Marine Education Center at the Gulf Coast Research Laboratory

Lake|Flato Architects as Architects

“All buildings eventually end up in the ocean.”
- Chris Snyder, Marine Education Center Director

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Heeding this advice, the team began to conceptualiz e the design for the Marine Education Center in Ocean Springs, Mississippi. The Marine Education Center (MEC) is the education and outreach arm of The University of Southern Mississippi’s Gulf Coast Research Laboratory. In 2005, the previous Center was destroyed by Hurricane Katrina. A second storm impacted the site during schematic design, and a third, Hurricane Nate, hit during construction. It was clear— the new facility would need to be resilient, sustainable, and durable. 

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The Center exemplifies sustainable coastal building techniques in harmony with the marine environment. The education facility includes outdoor classrooms, laboratories, administration offices, assembly spaces, exhibition areas, and a pedestrian suspension bridge where researchers have an unparalleled opportunity to learn about the ecologically critical bayou and tidal wetlands of Mississippi. 

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The team consulted with biologists and coastal ecologists to assess flora and fauna in three pre- determined zones, ultimately choosing the building zone with the least sensitive ecosystem, access to open water, and suitable building elevation to protect the buildings in the event of a natural disaster. The buildings were sited within the existing tree canopy, allowing the trees to serve as a natural wind buffer. Considering natural disasters and durability, the design focused on using and maintaining the land to serve as the first line of defense. 

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The team worked with the Resilient Design Institute to select low impact materials for the health of occupants and to avoid ocean contamination in the event of a natural disaster. White oak was used primarily on the interiors for millwork and accent paneling, and southern yellow pine was chosen for primary structures. Given its prevalence as a local Mississippi commodity, any future repairs can be quickly and easily accommodated.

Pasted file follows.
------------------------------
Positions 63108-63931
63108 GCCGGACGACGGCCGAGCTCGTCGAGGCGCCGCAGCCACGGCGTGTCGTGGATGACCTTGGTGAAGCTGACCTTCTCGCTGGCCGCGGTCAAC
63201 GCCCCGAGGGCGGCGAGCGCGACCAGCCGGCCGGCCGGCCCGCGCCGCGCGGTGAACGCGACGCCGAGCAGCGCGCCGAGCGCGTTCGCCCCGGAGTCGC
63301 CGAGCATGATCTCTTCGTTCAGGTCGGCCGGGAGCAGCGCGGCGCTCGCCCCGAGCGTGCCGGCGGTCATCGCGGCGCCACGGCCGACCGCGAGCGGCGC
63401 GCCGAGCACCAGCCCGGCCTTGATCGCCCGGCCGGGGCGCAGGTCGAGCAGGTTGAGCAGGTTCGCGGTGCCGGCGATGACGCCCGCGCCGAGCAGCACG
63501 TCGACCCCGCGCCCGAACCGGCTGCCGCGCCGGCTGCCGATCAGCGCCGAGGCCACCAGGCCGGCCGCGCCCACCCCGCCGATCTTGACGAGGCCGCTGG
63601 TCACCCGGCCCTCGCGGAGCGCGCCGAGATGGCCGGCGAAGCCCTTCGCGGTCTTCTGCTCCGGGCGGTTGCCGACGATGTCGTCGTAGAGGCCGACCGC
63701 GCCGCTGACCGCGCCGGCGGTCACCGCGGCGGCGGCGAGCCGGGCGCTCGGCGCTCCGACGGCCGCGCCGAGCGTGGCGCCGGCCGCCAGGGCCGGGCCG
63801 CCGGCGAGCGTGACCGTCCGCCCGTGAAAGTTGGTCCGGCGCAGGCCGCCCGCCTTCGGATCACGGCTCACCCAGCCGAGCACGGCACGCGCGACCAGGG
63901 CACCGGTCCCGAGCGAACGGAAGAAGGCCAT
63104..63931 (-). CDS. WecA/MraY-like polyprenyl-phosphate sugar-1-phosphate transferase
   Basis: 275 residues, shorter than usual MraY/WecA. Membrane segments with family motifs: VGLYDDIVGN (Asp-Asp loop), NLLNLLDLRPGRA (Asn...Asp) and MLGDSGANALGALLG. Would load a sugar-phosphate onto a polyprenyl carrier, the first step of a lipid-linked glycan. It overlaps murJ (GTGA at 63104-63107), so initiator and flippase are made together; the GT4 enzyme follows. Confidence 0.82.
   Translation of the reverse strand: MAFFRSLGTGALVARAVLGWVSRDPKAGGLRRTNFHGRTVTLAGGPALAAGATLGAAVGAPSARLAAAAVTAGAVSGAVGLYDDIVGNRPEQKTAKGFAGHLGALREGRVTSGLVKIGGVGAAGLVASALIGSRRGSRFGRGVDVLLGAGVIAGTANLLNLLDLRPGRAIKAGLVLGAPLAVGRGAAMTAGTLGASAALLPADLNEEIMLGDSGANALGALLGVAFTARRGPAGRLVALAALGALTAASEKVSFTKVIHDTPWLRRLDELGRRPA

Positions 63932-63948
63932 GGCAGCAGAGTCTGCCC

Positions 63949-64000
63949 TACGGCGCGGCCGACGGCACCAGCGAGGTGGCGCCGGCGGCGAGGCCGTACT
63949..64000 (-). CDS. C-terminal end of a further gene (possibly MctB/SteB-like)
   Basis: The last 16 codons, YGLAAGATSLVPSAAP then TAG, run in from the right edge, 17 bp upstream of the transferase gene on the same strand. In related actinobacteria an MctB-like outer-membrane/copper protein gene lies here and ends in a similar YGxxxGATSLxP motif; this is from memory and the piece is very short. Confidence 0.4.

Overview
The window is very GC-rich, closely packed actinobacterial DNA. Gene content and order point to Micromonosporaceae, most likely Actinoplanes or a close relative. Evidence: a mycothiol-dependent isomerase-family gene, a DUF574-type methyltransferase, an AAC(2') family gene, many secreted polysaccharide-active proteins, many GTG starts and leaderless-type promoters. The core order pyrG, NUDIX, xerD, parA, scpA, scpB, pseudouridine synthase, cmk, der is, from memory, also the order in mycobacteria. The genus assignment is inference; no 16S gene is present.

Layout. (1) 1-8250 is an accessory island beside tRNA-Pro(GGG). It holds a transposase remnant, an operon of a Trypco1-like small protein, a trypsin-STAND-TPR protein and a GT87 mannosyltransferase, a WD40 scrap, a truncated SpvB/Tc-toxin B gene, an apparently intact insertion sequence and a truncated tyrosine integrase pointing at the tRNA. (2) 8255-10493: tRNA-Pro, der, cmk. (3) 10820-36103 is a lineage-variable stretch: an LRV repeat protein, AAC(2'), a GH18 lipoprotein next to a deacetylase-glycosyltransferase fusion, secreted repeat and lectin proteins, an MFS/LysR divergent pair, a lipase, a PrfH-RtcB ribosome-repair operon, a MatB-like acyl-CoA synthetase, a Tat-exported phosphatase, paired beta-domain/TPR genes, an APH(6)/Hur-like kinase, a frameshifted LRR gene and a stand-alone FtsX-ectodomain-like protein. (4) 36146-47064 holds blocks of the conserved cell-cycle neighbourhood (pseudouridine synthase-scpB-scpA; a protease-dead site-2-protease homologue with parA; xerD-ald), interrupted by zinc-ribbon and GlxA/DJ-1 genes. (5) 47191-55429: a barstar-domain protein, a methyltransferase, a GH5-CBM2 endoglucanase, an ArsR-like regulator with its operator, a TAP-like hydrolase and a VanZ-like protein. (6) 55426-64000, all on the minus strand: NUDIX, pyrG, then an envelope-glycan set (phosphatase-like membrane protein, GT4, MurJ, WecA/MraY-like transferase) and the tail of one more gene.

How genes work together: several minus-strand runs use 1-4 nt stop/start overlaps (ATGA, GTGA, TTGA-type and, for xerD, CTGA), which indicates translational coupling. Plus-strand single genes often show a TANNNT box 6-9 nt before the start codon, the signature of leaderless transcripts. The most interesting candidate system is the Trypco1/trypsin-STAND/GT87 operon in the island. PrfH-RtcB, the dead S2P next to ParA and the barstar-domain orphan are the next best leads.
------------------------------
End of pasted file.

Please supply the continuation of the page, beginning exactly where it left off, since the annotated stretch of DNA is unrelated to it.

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The Marine Education Center leverages its site ecology as its major resilience strategy. The strongest trees on the site grip the earth with root systems capable of withstanding winds of 180 miles per hour. Instead of a single building, which would have entailed clearing this windbreak, the facility consists of smaller, grouped buildings tucked behind healthy old-growth stands and placed into zones previously dominated by invasive or weakened trees.

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The team consulted with biologists and site ecologists to assess flora and fauna in three predetermined zones, ultimately choosing the building zone with the least sensitive ecosystem, access to open water, and suitable building elevation to protect the buildings in the event of a natural disaster. The buildings were sited above the 500-year floodplain and within the existing tree canopy, allowing the trees to serve as a natural wind buffer. Considering natural disasters and durability, the design focused on using and maintaining the land to serve as the first line of defense.

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